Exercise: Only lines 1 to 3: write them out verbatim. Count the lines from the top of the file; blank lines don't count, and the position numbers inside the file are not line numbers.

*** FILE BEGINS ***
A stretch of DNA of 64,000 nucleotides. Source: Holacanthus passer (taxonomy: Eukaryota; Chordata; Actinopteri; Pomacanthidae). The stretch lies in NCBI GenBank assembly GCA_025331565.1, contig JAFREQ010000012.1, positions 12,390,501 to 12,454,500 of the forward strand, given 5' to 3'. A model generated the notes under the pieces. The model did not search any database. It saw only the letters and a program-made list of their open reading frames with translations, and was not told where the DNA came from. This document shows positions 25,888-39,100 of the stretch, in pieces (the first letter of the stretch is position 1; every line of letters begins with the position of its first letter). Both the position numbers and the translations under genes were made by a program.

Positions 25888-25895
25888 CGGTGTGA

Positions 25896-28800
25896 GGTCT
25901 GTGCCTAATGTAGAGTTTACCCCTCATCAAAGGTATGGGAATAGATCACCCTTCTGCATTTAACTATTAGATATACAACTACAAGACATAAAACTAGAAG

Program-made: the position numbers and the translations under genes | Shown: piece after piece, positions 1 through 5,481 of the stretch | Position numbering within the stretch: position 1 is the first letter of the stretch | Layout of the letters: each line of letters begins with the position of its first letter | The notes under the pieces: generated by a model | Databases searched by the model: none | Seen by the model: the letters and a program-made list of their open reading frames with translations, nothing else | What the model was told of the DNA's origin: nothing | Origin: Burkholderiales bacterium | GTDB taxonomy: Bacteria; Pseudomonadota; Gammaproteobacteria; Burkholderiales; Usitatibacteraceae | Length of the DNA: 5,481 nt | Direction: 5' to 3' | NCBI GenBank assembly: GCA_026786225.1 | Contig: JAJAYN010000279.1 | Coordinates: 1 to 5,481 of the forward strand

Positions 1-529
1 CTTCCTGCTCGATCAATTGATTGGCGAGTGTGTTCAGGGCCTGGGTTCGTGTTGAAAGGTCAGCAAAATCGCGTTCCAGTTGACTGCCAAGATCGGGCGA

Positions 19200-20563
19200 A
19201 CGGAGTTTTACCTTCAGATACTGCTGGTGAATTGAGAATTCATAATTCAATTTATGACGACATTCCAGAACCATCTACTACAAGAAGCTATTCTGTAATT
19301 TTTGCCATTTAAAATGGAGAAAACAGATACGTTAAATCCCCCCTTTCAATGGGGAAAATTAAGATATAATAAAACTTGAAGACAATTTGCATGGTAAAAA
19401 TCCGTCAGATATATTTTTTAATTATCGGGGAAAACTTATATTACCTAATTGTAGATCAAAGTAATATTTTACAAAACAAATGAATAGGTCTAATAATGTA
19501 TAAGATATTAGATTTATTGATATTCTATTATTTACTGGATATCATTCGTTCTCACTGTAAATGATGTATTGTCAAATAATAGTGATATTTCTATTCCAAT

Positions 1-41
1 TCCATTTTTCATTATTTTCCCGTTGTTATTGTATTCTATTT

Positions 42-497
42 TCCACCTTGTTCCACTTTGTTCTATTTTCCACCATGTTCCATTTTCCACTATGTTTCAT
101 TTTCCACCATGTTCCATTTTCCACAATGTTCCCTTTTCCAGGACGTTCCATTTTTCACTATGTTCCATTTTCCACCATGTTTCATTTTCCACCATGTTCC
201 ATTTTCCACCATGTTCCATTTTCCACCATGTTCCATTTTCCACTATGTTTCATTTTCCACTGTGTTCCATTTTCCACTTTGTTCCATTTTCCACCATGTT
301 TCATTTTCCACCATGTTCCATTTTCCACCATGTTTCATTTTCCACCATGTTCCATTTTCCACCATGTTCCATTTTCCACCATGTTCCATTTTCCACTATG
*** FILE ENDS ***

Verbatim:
A stretch of DNA of 64,000 nucleotides. Source: Holacanthus passer (taxonomy: Eukaryota; Chordata; Actinopteri; Pomacanthidae). The stretch lies in NCBI GenBank assembly GCA_025331565.1, contig JAFREQ010000012.1, positions 12,390,501 to 12,454,500 of the forward strand, given 5' to 3'. A model generated the notes under the pieces. The model did not search any database. It saw only the letters and a program-made list of their open reading frames with translations, and was not told where the DNA came from. This document shows positions 25,888-39,100 of the stretch, in pieces (the first letter of the stretch is position 1; every line of letters begins with the position of its first letter). Both the position numbers and the translations under genes were made by a program.

Positions 25888-25895
25888 CGGTGTGA